The latest episode of the Capital District Civil War Round Table Podcast features Appomattox National Historical Park historian Patrick Schroeder. Patrick talked about the 5th New York, the Appomattox campaign, and Lee’s surrender at Appomattox Court House. [Read more…] about Latest Capital District Civil War Round Table Podcast
Fort Stanwix National Monument in Rome, NY is closed and its employees furloughed as a result of the Government Shutdown.
“We hope that Washington D.C. will quickly come to a consensus on the Federal budget,” a statement sent to the press by the Rome Historical Society – Friends of the Fort said.
The original Fort Stanwix was built by the British between 1758 and about 1762. The fort was located to guard the Oneida Carry between the Mohawk River and Wood Creek, an important portage during the French and Indian War. The Fort was the site of the Treaty of Fort Stanwix (1768) between Britain and Native American tribes, and the Treaty of Fort Stanwix (1784) between the tribes and the American government. [Read more…] about Fort Stanwix National Monument Shut Down
Emmy Award winner Dolores N. Morris is set to speak at the National Lighthouse Museum on Staten Island about her book, The Soldier That Wagged Her Tail – A Black Veteran’s Story of WWII, which chronicles her father William A. Morris Jr.’s wartime experiences with his dog, Trixie, by his side. The event takes place on Sunday, January 20, 2019 from 3 to 5 pm. [Read more…] about ‘The Soldier That Wagged Her Tail’ Presentation On Staten Island
This week on The Historians podcast, Bob Cudmore discusses the 100th anniversary of the end of World War I and how the war impacted the Amsterdam, NY area. Another topic: a steam train excursion in upstate New York in 1968. [Read more…] about World War One’s End in Montgomery, Fulton Counties
The latest episode of the Capital District Civil War Round Table Podcast features Harold Holzer discussing his book Monument Man: The Life & Art of Daniel Chester French.
French was “one of America’s most prolific sculptors of public monuments,” who created The Minute Man in Concord, Harvard University’s John Harvard, and the statue of Abraham Lincoln for the Lincoln Memorial. [Read more…] about Albany’s Sheridan Statue Sculptor Daniel Chester French
The Unitarian Universalist Church of Utica (UU Utica) has announced the 4th Annual Peace Carol, an evening honoring the Christmas Truce of World War One, has been set for Tueday, December 11th at 4:30 pm.
This celebration features carols sung by members of UU Utica and the Proctor Choirs, the Procter Jr. ROTC Color Guard, a dramatic reading of Aaron Shepard’s The Christmas Truce performed by the RSVP Readers Theater, light refreshments, and more. [Read more…] about Fourth Annual Peace Carol In Utica Dec 11
The launch of Revolutionary Westchester 250 has been set for Saturday, December 8th, from 11:30 am to 4 pm at the Jay Heritage Center, 210 Boston Post Road, in Rye, NY.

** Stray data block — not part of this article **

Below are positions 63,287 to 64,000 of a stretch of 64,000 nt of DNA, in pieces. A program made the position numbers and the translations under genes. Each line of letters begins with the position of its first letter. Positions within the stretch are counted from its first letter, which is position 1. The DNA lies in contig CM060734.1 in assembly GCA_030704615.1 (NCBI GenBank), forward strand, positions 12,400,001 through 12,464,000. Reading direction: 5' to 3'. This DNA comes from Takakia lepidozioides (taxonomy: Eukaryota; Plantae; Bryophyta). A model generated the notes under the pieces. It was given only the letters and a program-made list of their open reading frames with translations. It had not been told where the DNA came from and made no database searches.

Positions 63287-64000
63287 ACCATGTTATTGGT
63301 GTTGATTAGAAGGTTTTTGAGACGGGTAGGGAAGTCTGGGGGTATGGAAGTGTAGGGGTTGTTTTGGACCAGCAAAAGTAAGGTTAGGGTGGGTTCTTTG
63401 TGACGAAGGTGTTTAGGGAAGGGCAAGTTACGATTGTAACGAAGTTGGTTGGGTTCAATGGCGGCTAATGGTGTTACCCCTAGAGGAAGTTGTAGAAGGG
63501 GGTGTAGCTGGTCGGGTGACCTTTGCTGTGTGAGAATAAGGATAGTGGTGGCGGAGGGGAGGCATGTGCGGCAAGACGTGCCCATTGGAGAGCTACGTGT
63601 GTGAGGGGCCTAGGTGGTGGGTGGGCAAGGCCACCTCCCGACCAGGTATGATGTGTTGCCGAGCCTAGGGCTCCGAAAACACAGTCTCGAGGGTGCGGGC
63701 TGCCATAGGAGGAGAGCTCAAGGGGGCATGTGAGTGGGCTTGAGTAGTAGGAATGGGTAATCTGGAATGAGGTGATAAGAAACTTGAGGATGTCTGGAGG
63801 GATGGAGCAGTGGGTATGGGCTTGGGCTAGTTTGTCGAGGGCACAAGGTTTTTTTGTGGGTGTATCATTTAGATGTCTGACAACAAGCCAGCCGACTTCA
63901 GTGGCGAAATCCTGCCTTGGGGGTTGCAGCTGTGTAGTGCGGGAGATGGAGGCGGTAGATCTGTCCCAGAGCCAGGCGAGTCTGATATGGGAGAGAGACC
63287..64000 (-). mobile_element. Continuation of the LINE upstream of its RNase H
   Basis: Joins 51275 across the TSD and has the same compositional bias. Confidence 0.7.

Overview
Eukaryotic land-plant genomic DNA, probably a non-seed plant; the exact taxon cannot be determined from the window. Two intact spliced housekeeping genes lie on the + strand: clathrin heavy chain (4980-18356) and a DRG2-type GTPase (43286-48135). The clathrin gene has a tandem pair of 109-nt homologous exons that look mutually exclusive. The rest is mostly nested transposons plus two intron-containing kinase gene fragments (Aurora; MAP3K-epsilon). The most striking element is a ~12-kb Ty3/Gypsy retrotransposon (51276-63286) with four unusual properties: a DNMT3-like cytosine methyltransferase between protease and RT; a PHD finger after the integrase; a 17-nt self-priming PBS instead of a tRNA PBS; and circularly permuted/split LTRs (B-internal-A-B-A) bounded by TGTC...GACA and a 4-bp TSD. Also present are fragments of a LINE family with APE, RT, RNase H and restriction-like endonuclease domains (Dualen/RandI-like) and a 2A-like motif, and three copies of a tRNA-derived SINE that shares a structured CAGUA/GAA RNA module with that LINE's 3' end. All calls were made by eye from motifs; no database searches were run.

From 11:30 am to 1:30 pm, visitors can learn from historic re-enactors from the Hearts of Oak Militia about the challenges New York and Westchester faced during the turbulent times of John Jay, Benedict Arnold, Ann Miller, Aaron Palmer and George Washington. There will be a Fife and Drum Corps and opportunity to stroll the historic grounds where John Jay returned to celebrate the treaty he forged to end the Revolutionary War. Food trucks will be on hand offering their wares. [Read more…] about Revolutionary Westchester 250 Launch at Jay Heritage Saturday
The Fraunces Tavern Museum is set to host Unlikely General: Mad Anthony Wayne and the Battle for America presented by Dr. Mary Stockwell, on Thursday, December 6th at 6:30 pm. [Read more…] about Unlikely General: Mad Anthony Wayne Talk in NYC
The next North Country Civil War Round Table, presented by Carol Opdyke and Stan Maine has been set for Sunday, November 18th, at 2 pm, at the St. Lawrence County Historical Association, 3 E. Main Street, Canton, and will focus on John Mills and the letters he wrote to his family during the Civil War.
John R. Mills was born in Canada in 1826 and moved to Gouverneur as a young man, where he married and became a blacksmith. During the Civil War, he served in the 60th NYSV Infantry, based out of Ogdensburg, as a corporal and then a second lieutenant, and despite being wounded and falling ill, he returned home to his family in 1865. [Read more…] about Civil War Letters Subject of Canton Round Table
On Thursday, November 15, 2018, the Fort Plain Museum is set to host military historian and author Edward G. Lengel, author of several award winning books on George Washington and the First World War, who will present “The American Way of War from the Revolution to World War I”.
A Revolutionary War and World War I historian, Lengel argues that the idea of a uniquely “American Way of War” dates back to colonial days, and especially to a dramatic, and losing, battle in which George Washington played a major role. The ideas about American versus European tactics and military behavior that this battle generated continues to influence the United States today. [Read more…] about American Way of War: Revolution to World War I